In case you’re not up on your mm to inches conversion that’s approximately 11.8 inches. 

With this knowledge in hand we can answer if induction cooktops are safe. They are safe as long as you’re about 12 inches away from the cooktop. 

As with most EMF radiation, it’s attenuates with distance. 

Of course, maintaining 12 inches of distance from the cooktop is difficult when you’re, you know, cooking. The best bet is to not have one at all. If that’s unavoidable, keep as much distance as possible. If you’re pregnant I would completely avoid induction cooktops. And importantly, keep your kids away from the induction stovetop all together. 

I would test with an EMF meter and provide you with the results but I don’t have an induction cooktop. In that absence, here’s a video of someone testing their induction cooktop:

I like this video because they showed the amount of radiation from the source all the way to the 12 inches mentioned in the study. You can see the drop off. 

EMF Radiation Health Effects

So we’ve established induction cooktops emit a significant amount of EMF radiation, particularly within 12 inches of the source. But what are the health effects of this?

EMF radiation is well documented as having a number of negative health effects and a wide range of accompanying symptoms as a result. 

Let’s look at some of the research starting with what you may experience in your body closest to the source – your hands and arms. Next we’ll talk about EMF radiation health effects more broadly. 

Magnetic and electric fields (EMF) can induce electrical currents in the body which can acutely stimulate the nerves and muscles (7). If you’re cooking over an induction stove, your hand and arms can experience this nerve damage.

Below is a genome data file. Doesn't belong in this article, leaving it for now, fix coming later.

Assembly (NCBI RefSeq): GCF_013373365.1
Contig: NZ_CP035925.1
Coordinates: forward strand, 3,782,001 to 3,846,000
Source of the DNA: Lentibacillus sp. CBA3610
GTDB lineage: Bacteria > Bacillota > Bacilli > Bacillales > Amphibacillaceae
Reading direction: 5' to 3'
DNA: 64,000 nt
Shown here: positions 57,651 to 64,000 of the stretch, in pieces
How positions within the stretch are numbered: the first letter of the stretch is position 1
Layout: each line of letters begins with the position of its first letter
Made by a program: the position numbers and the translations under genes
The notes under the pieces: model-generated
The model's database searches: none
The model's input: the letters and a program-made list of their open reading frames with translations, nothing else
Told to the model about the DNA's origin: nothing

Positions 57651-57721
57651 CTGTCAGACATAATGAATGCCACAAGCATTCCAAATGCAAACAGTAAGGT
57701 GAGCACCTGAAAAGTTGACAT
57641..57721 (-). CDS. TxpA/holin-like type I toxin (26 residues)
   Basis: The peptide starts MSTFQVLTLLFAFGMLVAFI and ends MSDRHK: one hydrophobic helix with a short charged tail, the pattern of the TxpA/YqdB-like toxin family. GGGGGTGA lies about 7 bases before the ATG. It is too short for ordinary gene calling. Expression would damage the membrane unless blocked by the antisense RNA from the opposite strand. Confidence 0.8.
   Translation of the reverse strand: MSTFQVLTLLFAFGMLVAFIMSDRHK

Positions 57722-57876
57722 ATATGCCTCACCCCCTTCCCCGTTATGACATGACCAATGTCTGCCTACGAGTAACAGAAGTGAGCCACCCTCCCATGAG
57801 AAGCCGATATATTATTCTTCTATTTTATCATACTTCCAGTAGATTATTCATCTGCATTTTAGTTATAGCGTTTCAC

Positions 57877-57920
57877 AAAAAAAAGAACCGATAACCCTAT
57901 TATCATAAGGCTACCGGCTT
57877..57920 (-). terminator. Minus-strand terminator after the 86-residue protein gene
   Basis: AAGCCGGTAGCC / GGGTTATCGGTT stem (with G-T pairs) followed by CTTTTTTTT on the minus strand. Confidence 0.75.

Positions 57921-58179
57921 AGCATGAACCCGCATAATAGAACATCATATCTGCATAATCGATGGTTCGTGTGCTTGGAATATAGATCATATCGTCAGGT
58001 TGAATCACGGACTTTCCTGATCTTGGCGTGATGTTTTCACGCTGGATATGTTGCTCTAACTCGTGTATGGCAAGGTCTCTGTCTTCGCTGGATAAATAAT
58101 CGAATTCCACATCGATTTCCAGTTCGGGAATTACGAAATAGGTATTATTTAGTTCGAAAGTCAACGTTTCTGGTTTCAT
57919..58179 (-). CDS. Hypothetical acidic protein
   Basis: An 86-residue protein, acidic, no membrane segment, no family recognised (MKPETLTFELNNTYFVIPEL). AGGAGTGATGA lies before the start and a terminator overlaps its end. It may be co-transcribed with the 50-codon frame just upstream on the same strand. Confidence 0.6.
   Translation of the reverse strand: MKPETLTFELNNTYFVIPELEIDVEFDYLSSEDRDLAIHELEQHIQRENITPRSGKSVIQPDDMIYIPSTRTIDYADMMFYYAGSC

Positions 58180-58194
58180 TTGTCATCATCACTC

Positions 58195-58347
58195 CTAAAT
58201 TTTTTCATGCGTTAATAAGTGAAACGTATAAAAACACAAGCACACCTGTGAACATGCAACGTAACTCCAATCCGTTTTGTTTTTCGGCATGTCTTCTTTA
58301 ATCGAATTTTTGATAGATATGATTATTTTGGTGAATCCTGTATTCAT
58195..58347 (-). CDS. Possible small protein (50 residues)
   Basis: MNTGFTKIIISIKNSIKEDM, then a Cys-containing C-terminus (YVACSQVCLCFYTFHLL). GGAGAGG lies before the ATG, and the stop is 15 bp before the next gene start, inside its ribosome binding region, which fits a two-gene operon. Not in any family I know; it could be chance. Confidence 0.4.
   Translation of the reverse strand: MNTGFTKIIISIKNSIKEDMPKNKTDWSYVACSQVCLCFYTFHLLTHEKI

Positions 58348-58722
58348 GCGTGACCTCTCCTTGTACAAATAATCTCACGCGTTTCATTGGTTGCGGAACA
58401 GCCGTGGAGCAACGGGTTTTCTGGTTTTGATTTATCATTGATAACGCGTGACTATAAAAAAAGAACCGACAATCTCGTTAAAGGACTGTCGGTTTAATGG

Further, EMF effects on the central nervous system have been well documented.

The Physicians for Safe Technology (8) is an organization that looks at this research and provides information to the public. I like their site because I know medical doctors and scientists have reviewed the peer-reviewed journal articles and provide context and recommendations. And they post the newest articles.

I’ve written many articles on EMF effects of different technologies and always refer to the Physicians for Safe Technology when doing my research. Some include:

Here’s a study from 2021 they have reviewed on the effects of EMF on neurotransmitters in the brain (9). 

This is a great article because it brings together a bunch of research on different topics to find the consensus. Let’s go through the literature on the different documented effects of electromagnetic radiation (EMR). 

Effects of EMR on Norepinephrine and Epinephrine

 This further suggests that low-intensity EMR exposure can cause an increase in norepinephrine content in the brain, which might in theory affect epinephrine content, leading to neurotransmitter production disorders.

…these results suggest that long-term exposure to EMR may lead to abnormal norepinephrine and epinephrine contents in the brain, depending on the dose of radiation.


Effects of EMR on “Serotonin”

The results showed that the content of 5-HT in the hippocampus and cerebrospinal fluid of rats in each radiation group increased significantly from 28 days to 2 months after exposure, and these changes were related to the decrease in learning and memory ability…